You can get a used D90 for the same price as a D5100. I guess you'll have to decide for yourself whether you'd rather have the updated sensor or the more "pro" features. Both cameras are fine, it's just a matter of what you need. Personally, I'd get the D90, but I'm not you.

Also, Tamron makes some great lenses, and they have a 6 year warranty, so I wouldn't worry too much about them. I use the Tamron 28-75 on my Canon 5D and it's never given me a moment of grief.
posted by Sticherbeast at 7:06 AM on March 8, 2012 [1 favorite]


If I do upgrade, I'd want two wheels and HD video at the least. The D90 wins
posted by 0bvious at 7:11 AM on March 8, 2012


I don't think anyone will give you any significant amount of cash for a faulty 6-year old DSLR. Both of those are nice lenses, though; you may consider just getting a body and keeping those lenses (notwithstanding your issues with them), given that your D80 is not going to be worth much.

I'd probably recommend the D7000 kit with the 18-105 if you're set on starting fresh.

But, if you're starting fresh, you may as well consider Canon, too (T3i, 7D etc.).
posted by Admiral Haddock at 7:14 AM on March 8, 2012


The D90's video is a bit limiting, though. No focus control.
posted by scruss at 7:16 AM on March 8, 2012


I think the D7000 is out of my price-range, to be honest
posted by 0bvious at 7:19 AM on March 8, 2012


If I was going to start completely fresh, i.e. ditching my current lenses etc. I might as well wait for the next round of compact cameras to come out (Olympus Pen/Nikon N1 etc). I'm happy to commit to my DSLR, but it will be Nikon if I do.
posted by 0bvious at 7:24 AM on March 8, 2012


If I were in your shoes, I would also consider the cost of having the D80 repaired vs. buying a new DSLR.
posted by ellF at 7:39 AM on March 8, 2012


i would seriously reconsider the d5100...the second dial can be recreated with a keypress (hold down fn button and use dial)...1080p HD, 25000iso makes night into day, and the fliparound screen is wonderful.

also the 18-55 kit lens was really a surprise...in a good way...awesome lens! and about the size of a moderate prime lens...much smaller than the 18-200...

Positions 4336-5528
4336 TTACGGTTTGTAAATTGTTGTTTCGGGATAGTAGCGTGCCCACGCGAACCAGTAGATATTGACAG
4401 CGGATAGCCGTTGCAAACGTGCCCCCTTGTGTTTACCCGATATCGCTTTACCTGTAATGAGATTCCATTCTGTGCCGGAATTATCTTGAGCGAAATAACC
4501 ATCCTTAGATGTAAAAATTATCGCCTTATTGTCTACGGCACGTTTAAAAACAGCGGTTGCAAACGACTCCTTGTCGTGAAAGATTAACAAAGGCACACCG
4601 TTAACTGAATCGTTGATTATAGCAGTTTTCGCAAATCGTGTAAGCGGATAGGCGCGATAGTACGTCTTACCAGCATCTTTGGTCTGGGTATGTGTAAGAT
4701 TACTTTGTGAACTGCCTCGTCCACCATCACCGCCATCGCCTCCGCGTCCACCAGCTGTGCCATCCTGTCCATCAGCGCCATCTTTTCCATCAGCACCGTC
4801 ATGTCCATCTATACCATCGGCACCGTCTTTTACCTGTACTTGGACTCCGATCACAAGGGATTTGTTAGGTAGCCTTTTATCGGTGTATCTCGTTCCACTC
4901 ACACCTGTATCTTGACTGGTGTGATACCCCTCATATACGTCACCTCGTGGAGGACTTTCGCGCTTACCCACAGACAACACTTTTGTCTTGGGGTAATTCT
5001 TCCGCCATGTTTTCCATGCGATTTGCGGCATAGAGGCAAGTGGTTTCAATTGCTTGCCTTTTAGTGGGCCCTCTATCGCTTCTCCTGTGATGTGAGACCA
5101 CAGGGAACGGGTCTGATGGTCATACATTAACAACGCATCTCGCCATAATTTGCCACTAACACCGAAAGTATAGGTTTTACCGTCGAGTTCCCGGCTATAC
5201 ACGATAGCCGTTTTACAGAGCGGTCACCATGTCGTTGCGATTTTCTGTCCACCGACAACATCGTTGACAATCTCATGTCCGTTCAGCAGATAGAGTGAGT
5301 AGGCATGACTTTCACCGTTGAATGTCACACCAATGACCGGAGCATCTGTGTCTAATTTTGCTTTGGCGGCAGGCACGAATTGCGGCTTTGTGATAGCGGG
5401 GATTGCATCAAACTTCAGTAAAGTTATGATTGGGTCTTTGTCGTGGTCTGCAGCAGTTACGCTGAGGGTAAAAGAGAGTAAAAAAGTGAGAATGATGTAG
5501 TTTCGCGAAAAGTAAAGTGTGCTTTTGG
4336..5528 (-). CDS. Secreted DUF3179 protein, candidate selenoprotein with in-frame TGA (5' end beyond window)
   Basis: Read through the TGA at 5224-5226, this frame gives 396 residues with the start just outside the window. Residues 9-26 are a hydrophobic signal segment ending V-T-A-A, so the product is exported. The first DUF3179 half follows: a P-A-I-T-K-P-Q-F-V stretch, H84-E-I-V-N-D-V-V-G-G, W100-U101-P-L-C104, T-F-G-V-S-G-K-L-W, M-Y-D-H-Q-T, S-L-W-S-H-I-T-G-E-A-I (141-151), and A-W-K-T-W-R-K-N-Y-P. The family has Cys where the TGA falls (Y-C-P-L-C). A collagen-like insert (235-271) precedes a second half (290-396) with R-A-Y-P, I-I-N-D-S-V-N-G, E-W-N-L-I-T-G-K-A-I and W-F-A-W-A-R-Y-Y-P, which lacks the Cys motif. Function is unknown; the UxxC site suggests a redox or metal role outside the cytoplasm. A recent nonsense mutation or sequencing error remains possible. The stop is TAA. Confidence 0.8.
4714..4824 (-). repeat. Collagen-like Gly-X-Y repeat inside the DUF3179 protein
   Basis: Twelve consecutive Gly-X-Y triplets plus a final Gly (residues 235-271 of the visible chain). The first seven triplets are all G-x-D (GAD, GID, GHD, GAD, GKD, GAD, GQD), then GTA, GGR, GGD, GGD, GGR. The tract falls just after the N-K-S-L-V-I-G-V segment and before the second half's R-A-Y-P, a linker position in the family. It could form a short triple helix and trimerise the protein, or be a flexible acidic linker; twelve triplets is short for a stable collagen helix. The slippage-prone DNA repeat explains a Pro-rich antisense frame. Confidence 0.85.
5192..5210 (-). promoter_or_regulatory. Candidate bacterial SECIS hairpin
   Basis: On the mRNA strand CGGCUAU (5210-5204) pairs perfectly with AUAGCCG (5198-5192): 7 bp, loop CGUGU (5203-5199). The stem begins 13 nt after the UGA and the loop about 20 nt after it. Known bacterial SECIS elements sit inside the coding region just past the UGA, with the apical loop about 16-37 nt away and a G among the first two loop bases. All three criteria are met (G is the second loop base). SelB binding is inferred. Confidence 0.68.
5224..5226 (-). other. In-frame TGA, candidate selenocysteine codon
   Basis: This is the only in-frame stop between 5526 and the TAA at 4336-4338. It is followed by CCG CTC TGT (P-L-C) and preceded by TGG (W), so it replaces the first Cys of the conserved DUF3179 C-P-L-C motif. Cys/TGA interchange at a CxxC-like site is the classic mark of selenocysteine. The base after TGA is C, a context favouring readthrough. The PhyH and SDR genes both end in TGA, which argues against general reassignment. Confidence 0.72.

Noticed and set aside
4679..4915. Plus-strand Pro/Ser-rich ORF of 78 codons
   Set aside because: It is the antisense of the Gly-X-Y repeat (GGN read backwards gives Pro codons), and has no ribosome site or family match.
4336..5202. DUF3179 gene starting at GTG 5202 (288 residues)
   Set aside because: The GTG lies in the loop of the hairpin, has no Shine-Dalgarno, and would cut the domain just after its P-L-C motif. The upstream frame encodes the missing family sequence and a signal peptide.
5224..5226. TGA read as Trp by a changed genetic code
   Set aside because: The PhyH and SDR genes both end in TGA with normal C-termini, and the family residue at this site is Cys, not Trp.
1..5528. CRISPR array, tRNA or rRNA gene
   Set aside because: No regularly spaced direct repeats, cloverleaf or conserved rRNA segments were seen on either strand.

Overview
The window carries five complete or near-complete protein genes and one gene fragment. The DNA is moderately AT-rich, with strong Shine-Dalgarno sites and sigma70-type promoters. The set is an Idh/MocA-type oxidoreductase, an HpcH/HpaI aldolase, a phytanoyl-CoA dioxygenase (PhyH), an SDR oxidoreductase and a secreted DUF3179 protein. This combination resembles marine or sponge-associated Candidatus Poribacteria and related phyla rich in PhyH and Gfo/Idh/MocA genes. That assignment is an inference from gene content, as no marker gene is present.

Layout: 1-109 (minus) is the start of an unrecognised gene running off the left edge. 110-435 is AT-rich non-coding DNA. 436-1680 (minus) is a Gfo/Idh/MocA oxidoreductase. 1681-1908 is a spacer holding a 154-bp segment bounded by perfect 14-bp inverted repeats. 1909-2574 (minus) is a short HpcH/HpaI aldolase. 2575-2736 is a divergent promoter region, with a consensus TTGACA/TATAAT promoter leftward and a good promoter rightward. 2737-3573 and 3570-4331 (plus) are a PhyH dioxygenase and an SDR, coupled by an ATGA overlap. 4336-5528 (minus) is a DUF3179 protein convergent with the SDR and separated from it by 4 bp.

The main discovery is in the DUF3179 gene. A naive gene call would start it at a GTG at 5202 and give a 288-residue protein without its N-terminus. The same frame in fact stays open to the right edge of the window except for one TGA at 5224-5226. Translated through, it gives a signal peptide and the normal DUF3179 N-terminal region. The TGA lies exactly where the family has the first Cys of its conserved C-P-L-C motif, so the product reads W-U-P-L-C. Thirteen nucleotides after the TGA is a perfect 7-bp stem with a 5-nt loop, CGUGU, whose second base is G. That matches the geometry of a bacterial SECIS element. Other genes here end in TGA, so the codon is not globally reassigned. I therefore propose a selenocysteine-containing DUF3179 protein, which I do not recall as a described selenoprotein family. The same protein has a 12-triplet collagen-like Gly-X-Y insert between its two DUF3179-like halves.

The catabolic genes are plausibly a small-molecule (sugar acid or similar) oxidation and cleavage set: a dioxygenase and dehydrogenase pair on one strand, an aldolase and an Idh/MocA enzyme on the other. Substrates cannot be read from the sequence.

i recently upgraded from the d200 and love it. did not even notice the smaller/dimmer viewfinder and even when i compared them side by side it wasnt that big a difference...
posted by sexyrobot at 10:30 AM on March 8, 2012


One possibility that may let you kill two birds with one stone is to go to KEH.com and work your way through their Online Quote Wizard. I plugged in a D80 body with no cables or battery at the BGN level and got $137, you may do better by detailing what you still own.

You can then buy a used camera from them. KEH is a very respected company and you can look at prices for the D7000 or D90 (both are the younger siblings of the D80) with the kit lens.

FYI - as people have noted above (and I can attest to), that 18-105mm kit is portable and very well-received by critics.
posted by Hypnotic Chick at 10:50 AM on March 8, 2012


I own a D80 and it is wonderful camera. I also have the 200 model flash attachment from Nikon and it is astonishingly better than the built in flash. It does add a little weight but you get much better control over the direction of the light. If you haven't used an augmented flash you may want to try one at a camera store to see if you like it. It is much cheaper than replacing the camera body.
posted by dgran at 2:09 PM on March 8, 2012


0bvious, the 24mm will be significantly wider than the 50mm, though it lets a lot less light in than either that or the 35mm. The 35mm will end up being more like a "normal" view. You can evaluate the focal length using your current zoom lens, or online here. Unfortunately, afaik there aren't any other cheap first-party autofocus primes. I'm not a Nikon man, so I'm open to correction here.
posted by Magnakai at 4:36 PM on March 8, 2012